Bloomberg Anywhere Remote Login Bloomberg Terminal Demo Request


Connecting decision makers to a dynamic network of information, people and ideas, Bloomberg quickly and accurately delivers business and financial information, news and insight around the world.


Financial Products

Enterprise Products


Customer Support

  • Americas

    +1 212 318 2000

  • Europe, Middle East, & Africa

    +44 20 7330 7500

  • Asia Pacific

    +65 6212 1000


Industry Products

Media Services

Follow Us

Bloomberg Customers

Fracking Emissions Get Review After EPA Watchdog Report

Fracking Air Emissions Get EPA Review After Watchdog Finds Flaws
The Orion Drilling Co.'s Perseus drilling rig stands near Encinal in Web County, Texas. The EPA has begun an inter-agency study of methane, air toxins and other pollutants released during hydraulic fracturing. Photographer: Eddie Seal/Bloomberg

The U.S. Environmental Protection Agency agreed to more closely study air emissions from hydraulic fracturing after the agency’s auditor concluded its current data is insufficient to make policy decisions.

The EPA has already begun an inter-agency study of methane, air toxins and other pollutants released when oil and gas are tapped using the process, called fracking, Gina McCarthy, the head of the agency’s air office, said in a letter to the Inspector General’s office that was released yesterday.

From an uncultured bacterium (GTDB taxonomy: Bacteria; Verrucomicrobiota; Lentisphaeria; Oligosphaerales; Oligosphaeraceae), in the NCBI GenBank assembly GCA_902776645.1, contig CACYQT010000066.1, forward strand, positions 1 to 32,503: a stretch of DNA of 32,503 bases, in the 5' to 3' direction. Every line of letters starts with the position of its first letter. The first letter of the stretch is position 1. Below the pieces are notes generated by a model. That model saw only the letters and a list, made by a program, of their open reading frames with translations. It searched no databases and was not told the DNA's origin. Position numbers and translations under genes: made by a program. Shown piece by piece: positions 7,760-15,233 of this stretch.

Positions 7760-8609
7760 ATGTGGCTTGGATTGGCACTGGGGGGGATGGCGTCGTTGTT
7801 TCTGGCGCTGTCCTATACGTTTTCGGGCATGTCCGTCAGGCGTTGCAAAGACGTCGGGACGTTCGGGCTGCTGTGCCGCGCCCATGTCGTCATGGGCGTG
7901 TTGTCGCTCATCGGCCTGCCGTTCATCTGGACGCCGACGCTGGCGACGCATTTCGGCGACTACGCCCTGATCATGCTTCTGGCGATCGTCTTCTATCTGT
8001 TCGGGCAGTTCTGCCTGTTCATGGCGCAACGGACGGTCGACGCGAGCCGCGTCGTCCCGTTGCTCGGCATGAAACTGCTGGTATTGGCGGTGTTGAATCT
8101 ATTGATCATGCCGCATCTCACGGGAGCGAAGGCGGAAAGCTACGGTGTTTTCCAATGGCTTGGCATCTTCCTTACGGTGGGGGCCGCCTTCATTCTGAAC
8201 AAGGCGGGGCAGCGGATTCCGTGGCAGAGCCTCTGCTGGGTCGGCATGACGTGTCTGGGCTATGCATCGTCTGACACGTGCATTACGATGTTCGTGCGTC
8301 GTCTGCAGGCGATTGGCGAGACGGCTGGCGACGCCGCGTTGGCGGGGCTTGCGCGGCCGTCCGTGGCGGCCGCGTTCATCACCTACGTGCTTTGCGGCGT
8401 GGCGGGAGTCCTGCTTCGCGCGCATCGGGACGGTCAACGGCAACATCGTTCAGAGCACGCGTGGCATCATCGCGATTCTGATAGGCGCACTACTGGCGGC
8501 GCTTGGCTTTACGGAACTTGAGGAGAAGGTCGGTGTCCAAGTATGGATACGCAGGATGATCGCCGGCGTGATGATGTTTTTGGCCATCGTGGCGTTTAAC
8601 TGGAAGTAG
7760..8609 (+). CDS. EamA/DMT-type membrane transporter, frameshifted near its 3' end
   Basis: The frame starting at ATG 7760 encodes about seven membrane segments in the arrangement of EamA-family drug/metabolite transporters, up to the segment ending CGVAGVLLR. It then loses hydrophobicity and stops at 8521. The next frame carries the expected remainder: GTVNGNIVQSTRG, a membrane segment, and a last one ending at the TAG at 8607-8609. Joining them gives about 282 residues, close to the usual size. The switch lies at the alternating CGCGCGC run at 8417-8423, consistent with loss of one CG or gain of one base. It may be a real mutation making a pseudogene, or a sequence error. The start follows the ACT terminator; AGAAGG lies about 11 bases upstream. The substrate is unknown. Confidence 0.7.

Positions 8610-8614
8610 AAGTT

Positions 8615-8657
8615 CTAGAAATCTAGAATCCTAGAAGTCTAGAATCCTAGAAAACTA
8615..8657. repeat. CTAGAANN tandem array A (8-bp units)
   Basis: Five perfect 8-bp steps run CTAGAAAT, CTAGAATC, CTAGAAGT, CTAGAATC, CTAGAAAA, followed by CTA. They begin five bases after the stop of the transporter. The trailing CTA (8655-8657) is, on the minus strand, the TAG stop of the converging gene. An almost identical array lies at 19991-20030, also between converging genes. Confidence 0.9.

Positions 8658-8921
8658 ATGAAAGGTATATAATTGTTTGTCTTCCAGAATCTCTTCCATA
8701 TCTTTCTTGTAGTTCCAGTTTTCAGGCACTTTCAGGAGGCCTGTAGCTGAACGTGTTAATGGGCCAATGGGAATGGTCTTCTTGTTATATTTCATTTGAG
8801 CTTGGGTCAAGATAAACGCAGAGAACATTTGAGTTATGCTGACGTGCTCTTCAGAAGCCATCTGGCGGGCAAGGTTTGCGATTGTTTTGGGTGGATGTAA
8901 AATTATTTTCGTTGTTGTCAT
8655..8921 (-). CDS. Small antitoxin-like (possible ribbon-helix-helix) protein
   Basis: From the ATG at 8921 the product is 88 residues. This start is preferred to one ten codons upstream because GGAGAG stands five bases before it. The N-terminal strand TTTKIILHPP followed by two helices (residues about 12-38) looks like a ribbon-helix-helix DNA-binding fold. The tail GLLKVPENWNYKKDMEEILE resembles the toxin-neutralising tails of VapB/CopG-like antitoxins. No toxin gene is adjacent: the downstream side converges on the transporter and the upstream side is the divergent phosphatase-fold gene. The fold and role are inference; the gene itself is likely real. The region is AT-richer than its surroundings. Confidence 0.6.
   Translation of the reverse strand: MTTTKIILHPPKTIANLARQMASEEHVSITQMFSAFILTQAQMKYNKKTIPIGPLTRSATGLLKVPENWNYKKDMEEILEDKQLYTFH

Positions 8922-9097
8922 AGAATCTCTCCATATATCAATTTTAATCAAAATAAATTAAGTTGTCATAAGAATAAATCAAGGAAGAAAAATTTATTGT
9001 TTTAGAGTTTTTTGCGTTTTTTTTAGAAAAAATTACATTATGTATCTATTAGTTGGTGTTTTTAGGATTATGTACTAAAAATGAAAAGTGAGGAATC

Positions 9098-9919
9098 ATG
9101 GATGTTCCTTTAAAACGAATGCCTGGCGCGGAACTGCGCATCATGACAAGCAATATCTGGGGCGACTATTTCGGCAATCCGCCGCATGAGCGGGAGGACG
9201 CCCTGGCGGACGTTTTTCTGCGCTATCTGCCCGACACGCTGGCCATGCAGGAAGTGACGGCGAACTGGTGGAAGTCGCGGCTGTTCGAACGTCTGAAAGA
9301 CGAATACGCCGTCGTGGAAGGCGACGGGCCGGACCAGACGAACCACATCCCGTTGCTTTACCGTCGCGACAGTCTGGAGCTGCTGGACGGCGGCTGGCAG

“We have identified emissions information for oil and natural gas production as a critical need,” McCarthy said in her letter, which was dated Nov. 16. McCarthy is the leading candidate to be nominated by President Barack Obama to head the EPA, according to people briefed on the plans.

Gas released by fracking, in which water, chemicals and sand are shot underground to break apart underground shale and free trapped gas or oil, has contributed to a boom in production that has lowered prices for the fuel.

Methane, a greenhouse gas linked to global warming, is the main component of natural gas. As fracking starts to free gas from the rock, some methane is released. The amount emitted into the atmosphere can offset the benefits of burning natural gas over coal to generate power, Cornell University researcher Robert Howarth said in a 2011 study.

Other scientists and industry groups have said both the EPA and Howarth overstate the amount of emissions, and say drillers have an economic interest in capturing and selling the gas escaping from their wells.

Please upgrade your Browser

Your browser is out-of-date. Please download one of these excellent browsers:

Chrome, Firefox, Safari, Opera or Internet Explorer.